Sunday, January 20, 2013

You can't build your reputation on what you're going to do. —Henry Ford

Spartan Shape-Up, Day 561:

Well, training hasn't exactly been grand, of late, BlogLand. Through no fault of my GT or training program, and entirely the fault of my brain. We're in our usual winter slump, where the lack of light makes mornings impossible for me, and my body more lethargic than it should be (Hello, Seasonal Affective Disorder! Nice to see you again!). The funny thing is, exercise helps with this.... but you have to figure out a way to get yourself to the exercise. I've been... less than successful. It is mildly comforting to know that this is a usual, seasonal event for me (this is why you keep training records or blogs, people!), and it will pass if I just keep working at it. 

So, as Sunday rolled around, this week, it was time to do some work. On the schedule was my Long Run day. Right now, it's "only" 5 miles, as I get back into running regularly again. (Lesson of the Day: Do not ever fall off the wagon. Re-starting your training, as a result of injury, or laziness, whatever, is MUCH harder than when you first began.) It was cold, we had a high-wind advisory and I was really not particularly looking forward to it. However, as I said, it was long run day on the schedule, I live in Vermont and sometimes it gets cold, and if I waited for perfect conditions, I'd never do anything. No. Excuses. Get ass in gear.

In an effort to make this as least painful as possible, I called up Partner in Training, Stacey and suggested a change of scenery. We headed over to Shelburne Farms, which happens to be a bazillion, beautiful acres of museum, working farm and general awesomeness. We learned that they had a 5 mile trail loop that went around the property, so it seemed like a perfect way to get in the miles, while giving our brains a refreshing new view to look at.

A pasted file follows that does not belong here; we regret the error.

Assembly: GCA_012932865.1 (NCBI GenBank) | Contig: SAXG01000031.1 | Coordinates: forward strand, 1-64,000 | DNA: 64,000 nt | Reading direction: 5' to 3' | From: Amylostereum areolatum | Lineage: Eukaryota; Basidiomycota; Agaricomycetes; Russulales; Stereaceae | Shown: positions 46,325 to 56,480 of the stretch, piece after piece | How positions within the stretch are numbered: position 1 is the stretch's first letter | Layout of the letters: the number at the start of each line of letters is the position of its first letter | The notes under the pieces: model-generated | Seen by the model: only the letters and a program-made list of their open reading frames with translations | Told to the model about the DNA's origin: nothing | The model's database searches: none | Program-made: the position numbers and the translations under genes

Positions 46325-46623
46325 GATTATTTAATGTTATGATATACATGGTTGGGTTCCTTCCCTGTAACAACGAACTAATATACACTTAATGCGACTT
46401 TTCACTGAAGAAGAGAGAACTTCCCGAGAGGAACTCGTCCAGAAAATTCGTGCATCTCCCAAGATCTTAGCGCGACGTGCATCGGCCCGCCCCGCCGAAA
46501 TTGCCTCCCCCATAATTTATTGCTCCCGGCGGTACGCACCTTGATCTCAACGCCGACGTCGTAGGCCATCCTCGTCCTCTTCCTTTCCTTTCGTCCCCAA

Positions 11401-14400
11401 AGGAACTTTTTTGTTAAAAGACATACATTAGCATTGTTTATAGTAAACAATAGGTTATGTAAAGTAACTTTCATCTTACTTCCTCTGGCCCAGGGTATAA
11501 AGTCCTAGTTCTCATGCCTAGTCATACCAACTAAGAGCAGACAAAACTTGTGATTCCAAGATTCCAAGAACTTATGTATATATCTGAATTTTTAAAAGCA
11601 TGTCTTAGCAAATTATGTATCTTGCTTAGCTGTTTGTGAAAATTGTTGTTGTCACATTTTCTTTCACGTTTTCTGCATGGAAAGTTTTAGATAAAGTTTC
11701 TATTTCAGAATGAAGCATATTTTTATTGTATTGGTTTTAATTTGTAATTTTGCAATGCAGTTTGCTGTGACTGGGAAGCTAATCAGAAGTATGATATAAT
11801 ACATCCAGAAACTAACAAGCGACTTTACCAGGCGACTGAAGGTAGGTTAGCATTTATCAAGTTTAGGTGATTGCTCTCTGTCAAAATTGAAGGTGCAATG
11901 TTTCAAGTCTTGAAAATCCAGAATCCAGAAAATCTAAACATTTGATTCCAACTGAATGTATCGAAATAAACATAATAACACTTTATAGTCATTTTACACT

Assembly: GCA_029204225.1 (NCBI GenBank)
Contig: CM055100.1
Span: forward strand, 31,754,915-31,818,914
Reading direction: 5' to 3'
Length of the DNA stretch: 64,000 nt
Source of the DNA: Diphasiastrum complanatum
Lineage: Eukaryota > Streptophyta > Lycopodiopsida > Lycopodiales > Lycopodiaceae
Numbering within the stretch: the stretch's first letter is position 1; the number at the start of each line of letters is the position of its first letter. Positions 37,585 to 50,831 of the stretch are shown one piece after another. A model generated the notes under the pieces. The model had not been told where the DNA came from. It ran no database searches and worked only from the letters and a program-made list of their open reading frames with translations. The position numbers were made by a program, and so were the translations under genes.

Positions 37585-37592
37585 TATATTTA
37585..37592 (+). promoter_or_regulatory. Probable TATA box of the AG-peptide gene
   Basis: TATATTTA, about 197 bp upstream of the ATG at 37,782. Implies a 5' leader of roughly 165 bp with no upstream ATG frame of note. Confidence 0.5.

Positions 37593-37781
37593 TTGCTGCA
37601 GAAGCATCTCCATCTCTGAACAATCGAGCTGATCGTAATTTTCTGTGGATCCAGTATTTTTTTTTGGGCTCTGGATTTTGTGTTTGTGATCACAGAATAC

As I sat sideways in the car, lacing up my Oroc's, the wind was so hard, Stacey couldn't hear me talking to her, and I swear, the door of the car (open), almost blew off. Craziness. But yet, we were Spartans, and be damned if we weren't going running. *puts on more layers*

We got moving, and I admit, it feels good to get the body in motion. Outside of the crazy wind, it was a pretty and beautiful day out. We ran. I was pretty sure I was dying. Not cardiovascularly (as in, I could breathe okay), but my legs were crying. We weren't even a mile yet. They just need to warm up, I told myself. I was pushing. 

The ugly miles wore on. My legs, who just haven't been putting the run time in, felt like we'd never run before. This was HARD again. I had to ask Stacey to stop to take a couple of 20 second walk breaks here and there. My legs felt like lead. I was not happy. Frustration was building. 

I tried to remind myself that it only gets better, if you work through the hard stuff. So, I kept running.... albeit, very slowly (our average pace seemed to be just under a 12 min mile). But, it was either go slowly and complete the 5 mile task, or go faster and end up walking back to the car. I opted for slow and steady.